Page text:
Our Step Up program is an innovative service that helps young people aged 11 to 17 who exhibit violent behaviour towards family members or intimate partners. Utilising an outreach model, Step Up provides one-on-one case management for the young person and their family member or partner. Program participants learn and practice non-violent, respectful ways of communicating and resolving conflicts with those they’ve harmed. Parents receive guidance on respectful parenting that emphasises leadership and positive support, promoting non-violence within the family.
Participation in the program can reduce violent and abusive behaviours, stabilise living conditions, improve safety, and strengthen relationships. Helping young people early reduces the likelihood of homelessness, disengagement from school, and involvement in future domestic violence or criminal activities.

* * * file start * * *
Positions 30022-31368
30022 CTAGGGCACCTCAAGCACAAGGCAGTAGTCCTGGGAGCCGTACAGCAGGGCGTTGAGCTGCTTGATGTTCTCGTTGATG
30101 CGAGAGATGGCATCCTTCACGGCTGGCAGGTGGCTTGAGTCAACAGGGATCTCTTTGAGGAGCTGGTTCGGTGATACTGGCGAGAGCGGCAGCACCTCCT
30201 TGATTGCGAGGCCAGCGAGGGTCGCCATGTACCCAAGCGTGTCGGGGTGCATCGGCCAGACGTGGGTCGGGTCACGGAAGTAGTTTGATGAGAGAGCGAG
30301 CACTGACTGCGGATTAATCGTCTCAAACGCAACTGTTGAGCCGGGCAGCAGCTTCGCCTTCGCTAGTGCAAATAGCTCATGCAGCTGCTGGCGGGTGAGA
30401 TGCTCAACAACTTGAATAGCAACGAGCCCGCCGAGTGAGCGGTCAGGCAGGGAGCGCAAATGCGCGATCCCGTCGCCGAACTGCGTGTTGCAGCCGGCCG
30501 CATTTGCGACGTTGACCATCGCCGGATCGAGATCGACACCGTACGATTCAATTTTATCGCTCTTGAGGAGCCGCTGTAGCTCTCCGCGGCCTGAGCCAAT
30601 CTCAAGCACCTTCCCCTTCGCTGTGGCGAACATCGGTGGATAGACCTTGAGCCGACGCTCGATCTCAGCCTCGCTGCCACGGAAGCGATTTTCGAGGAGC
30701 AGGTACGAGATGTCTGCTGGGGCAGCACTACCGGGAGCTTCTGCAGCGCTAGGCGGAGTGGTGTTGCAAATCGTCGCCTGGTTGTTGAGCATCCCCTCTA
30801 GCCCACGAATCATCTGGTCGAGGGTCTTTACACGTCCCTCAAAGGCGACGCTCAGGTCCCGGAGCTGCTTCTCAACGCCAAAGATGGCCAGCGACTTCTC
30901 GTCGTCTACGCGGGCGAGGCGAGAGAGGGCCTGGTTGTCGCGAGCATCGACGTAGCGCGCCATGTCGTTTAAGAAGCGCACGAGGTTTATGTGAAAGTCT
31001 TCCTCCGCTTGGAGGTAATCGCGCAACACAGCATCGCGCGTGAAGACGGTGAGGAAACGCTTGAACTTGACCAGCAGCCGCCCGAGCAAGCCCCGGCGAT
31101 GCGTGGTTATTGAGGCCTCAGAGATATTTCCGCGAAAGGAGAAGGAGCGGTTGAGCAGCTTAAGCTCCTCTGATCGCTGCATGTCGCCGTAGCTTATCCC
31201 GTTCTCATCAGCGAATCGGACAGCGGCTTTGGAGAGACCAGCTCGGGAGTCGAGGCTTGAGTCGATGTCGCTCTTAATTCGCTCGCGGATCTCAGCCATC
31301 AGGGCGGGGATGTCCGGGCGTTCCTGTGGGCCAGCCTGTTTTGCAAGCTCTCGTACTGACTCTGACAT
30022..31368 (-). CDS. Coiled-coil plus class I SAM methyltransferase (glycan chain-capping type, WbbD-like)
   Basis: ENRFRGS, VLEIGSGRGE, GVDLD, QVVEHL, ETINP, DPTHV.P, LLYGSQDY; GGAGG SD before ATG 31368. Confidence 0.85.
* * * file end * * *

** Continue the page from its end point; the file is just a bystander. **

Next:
Participation in Step Up can result in stabilised living conditions; strengthened relationships; and increased empowerment and safety.
This, in turn, contributes to:
Reduced youth homelessness.
Fewer young people entering the youth justice system.
Increased engagement with education and training.
Improved health and wellbeing.
Step Up Evaluation 2018-2022
An external evaluation of our Step Up program conducted by Amanda Johnson.
Step Up Final Report 2021-22
A summary of Step Up’s service delivery during the 2021-22 FY, written by Fae Robinson Futures.
Step Up Social Impact Valuation Statement 2019
A social impact statement about the Step Up program by the Australian Social Value Bank from 2019.
Young, in love and in danger
Written by Dr Carmel Hobbs for Anglicare Tasmania’s Social Action and Research Centre, Young, in love and in danger is the first Tasmanian research of its kind and one of few studies conducted nationally. This research project investigated the experiences of young Tasmanians who had been abused by a partner when under the age of 18.